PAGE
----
The reasons for the late momentum shift are various.
Democrats, after months of public infighting, secured a series of legislative wins late in the summer, including a massive climate, health care and tax bill, which helped to boost Biden’s approval rating. Gas prices, after soaring to over $5 per gallon in June, have since fallen below $4. A number of Republican candidates have campaigned from the fringe and endorsed conspiracy theories, including the myth that the 2020 election was “stolen” from former President Trump, which could alienate moderate Republicans and independents in those districts.
And Democrats surprised even themselves in August with two long-shot victories in House special elections, one in New York and the other in Alaska, where Republicans have held the seat for five decades. The combination has allowed Democrats to fundraise even late in the cycle, while prompting increasingly bullish predictions from Democratic leaders about the outcome in November.
“I can’t tell you today what specific seats we’ll win,” House Majority Leader Steny Hoyer (D-Md.) told a group of reporters gathered in his Capitol office just before the long midterm recess. “But I think we’re going to hold the majority, [and] we may pick up a number of seats.
“The momentum, I think, is with us.”
Whether those trends hold, however, remains an open question, particularly given a volatile economy that remains the top issue on voters’ minds. Inflation continues to hound consumers, and a recent decision by OPEC+ nations to slash oil production has increased the chances that gas prices will rise in the weeks leading into November. After the late-summer bump, Biden’s approval rating has already leveled out.
“I do think it’s reasonable to look out for a potential late break to the Republicans — that does sometimes happen in midterms,” Kondik said. “As it stands now, the battlefield is big and involves the Republicans playing much more offense, but many of the most vulnerable Democratic seats remain in play.”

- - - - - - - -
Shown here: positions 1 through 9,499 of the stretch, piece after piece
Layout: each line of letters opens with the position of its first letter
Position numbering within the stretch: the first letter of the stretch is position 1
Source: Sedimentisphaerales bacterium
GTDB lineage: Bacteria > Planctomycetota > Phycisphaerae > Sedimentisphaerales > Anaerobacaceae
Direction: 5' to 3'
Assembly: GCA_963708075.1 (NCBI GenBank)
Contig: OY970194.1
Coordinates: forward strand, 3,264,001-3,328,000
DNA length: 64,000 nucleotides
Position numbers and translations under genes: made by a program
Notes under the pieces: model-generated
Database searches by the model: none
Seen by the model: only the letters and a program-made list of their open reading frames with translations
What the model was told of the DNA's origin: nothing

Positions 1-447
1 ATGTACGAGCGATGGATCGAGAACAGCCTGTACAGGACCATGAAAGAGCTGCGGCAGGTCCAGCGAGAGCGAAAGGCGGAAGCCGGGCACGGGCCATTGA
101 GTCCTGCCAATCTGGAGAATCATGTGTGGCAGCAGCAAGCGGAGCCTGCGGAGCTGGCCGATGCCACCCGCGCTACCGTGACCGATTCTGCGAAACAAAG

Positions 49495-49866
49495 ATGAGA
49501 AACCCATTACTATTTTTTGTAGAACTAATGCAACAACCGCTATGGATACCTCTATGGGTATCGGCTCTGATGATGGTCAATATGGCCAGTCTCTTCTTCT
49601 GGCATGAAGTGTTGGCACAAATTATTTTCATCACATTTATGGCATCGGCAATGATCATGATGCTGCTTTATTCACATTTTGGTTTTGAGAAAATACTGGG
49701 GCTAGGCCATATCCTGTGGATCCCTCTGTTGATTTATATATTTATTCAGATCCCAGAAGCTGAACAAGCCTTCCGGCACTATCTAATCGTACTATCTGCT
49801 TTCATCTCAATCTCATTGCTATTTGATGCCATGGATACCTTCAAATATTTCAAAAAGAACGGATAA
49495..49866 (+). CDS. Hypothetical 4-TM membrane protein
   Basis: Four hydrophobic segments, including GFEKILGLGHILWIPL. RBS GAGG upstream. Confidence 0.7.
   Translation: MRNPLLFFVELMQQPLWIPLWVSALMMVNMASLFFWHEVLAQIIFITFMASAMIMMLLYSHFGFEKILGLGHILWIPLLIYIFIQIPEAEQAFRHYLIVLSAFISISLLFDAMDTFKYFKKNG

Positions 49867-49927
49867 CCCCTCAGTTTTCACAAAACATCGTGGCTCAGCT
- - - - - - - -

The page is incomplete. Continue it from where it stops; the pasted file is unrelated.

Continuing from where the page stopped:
A wildcard in the election debate is the Supreme Court’s decision, passed down in June, to eliminate abortion rights. The ruling has energized female voters around the country, and it was thought to play a major role in the Democrats’ special election win in New York. Lawmakers say the effects of the decision are tangible on the campaign trail, where they’re seeing a boost in enthusiasm among women and other Democratic voters.
“Momentum turned in favor of Democrats the moment the Supreme Court decided to be a reactionary, partisan court and take away women’s reproductive health,” Schiff said. “All of that is a good indicator this is not going to be a traditional midterm of a president’s first term.”
Several factors are complicating the predictions heading into November. Polling in House races is notoriously scarce outside of the campaigns themselves. The ubiquity of cellphones has made voters more difficult to reach. Conservative voters, distrustful of pollsters and the media, are less likely to participate in public surveys. And the coronavirus pandemic remains a deadly presence, affecting the daily routines of millions of Americans.
In the eyes of some election experts, though, the deciding factor may be the simple question of which party more successfully dictates the flavor of the national dialogue in the final weeks.
“If it’s economy, inflation, gas prices, crime, etc., that’s where Republicans want to be,” Kondik said. “If it’s abortion, Republican foibles, Trump, etc., that’s what Democrats want.”
Mychael Schnell contributed.